This week, Altio reviews the European Commission's Digital Acts, proposed on 15 December 2020. With inforgraphics about both the Digital Markets Act (DMA) and Digital Services Act (DSA), Altio summarises and analyses the implications of these proposed acts.
The Digital Markets Act is designed to "balance the scales" and increase competition by regulating BigTech. By setting up rules and ex-ante prohibitions about how companies interact with users online, the DMA aims to limit scope of gatekeepers (BigTech) and foster this competition.We are all for some good competition, in fact, we think that competition is the key to innovation and disruption. However, without platforms to encourage or display this competition, small and medium-sized companies can’t even begin to compete. For instance, the AppStore definitely isn’t perfect, but just think about all of the companies launched on the platforms. Thomas Boué of the lobbying group BSA, says: “The more rules you have, the more complicated it gets, especially for small- and medium-sized enterprises.” Limiting global interactions with BigTech is detrimental to growth at all levels. While we echo the Commission’s desire to foster competition, Altio doesn’t think that increased regulation with the DMA is the correct route forward.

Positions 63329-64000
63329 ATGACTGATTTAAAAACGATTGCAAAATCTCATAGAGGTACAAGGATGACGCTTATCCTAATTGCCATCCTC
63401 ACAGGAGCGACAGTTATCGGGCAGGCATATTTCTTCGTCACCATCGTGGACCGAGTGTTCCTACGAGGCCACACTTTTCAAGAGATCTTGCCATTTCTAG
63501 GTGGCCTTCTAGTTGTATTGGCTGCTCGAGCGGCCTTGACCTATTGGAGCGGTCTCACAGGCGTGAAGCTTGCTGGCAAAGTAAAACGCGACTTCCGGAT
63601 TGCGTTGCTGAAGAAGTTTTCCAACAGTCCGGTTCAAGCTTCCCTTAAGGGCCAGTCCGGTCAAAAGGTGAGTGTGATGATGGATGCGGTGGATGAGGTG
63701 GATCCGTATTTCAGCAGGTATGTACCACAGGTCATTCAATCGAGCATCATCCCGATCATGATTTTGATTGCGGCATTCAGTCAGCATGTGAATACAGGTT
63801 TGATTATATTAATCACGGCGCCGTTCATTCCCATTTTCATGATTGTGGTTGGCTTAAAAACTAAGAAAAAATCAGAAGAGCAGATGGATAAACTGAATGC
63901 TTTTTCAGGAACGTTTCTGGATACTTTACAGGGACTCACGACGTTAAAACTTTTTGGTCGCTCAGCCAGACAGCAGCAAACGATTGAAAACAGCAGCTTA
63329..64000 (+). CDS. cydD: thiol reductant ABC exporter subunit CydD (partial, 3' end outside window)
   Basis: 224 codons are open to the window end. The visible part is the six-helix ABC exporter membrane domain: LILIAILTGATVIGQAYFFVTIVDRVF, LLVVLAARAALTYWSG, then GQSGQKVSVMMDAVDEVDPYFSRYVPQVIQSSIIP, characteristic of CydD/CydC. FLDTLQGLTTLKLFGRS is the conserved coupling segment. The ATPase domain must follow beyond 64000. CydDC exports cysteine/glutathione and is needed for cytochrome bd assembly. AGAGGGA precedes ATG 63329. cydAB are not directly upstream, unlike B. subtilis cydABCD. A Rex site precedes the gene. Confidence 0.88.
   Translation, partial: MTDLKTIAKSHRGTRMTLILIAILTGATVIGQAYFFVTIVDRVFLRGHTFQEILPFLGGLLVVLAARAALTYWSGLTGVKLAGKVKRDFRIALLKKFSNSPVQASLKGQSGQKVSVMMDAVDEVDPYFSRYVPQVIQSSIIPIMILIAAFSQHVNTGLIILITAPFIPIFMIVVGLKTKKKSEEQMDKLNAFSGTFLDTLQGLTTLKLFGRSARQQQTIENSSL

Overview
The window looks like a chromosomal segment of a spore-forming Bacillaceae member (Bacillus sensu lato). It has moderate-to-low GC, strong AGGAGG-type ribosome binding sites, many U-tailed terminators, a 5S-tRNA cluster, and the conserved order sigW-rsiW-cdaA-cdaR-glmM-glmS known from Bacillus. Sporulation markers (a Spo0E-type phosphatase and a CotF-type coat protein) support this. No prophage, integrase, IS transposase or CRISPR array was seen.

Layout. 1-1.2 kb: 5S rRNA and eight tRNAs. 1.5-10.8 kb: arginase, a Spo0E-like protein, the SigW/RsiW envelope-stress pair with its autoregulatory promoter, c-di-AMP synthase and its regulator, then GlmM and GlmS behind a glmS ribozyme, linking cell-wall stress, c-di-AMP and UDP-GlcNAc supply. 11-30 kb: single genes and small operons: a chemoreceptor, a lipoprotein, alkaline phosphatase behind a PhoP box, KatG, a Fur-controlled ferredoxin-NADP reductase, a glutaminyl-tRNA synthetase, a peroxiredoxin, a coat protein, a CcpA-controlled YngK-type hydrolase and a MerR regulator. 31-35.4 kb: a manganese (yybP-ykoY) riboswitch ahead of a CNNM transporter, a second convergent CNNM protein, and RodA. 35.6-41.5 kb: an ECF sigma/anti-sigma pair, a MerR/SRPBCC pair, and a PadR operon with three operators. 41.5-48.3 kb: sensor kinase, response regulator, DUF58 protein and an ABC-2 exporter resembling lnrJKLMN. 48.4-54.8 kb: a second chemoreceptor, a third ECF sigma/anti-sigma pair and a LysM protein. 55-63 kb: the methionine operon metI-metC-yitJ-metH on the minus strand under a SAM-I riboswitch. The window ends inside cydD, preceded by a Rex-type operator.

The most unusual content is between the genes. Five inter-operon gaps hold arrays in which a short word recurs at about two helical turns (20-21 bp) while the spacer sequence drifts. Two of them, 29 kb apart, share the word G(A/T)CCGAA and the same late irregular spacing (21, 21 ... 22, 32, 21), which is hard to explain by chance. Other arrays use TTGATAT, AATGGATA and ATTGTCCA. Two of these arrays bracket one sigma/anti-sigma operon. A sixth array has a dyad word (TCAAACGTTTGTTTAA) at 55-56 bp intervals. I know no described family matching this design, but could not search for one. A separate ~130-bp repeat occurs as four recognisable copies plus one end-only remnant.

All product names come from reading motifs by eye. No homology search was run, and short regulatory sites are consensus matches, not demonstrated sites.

For 20 years, tech regulation was virtually unchanged. Now, the EU’s scramble to have a “digital decade” may be too much, too late. The Digital Services Act is designed to moderate content and data by placing due diligence obligations on digital platforms. Of course we think illegal content should be monitored online, but there’s a difference between monitoring and censorship. The Commission’s DSA suggests something more akin to censorship, something we should be very wary of amongst policy-makers. Altio thinks it’s important to remember that these digital acts are reactionary proposals. In the coming years before passage into law, the document will be pared down to a more palatable form. It's also highly unlikely that noncompliance fines will ever be levied at the 10% rate, acting more as a deterrent, or “nuclear option,” according to Bloomberg’s Alex Webb.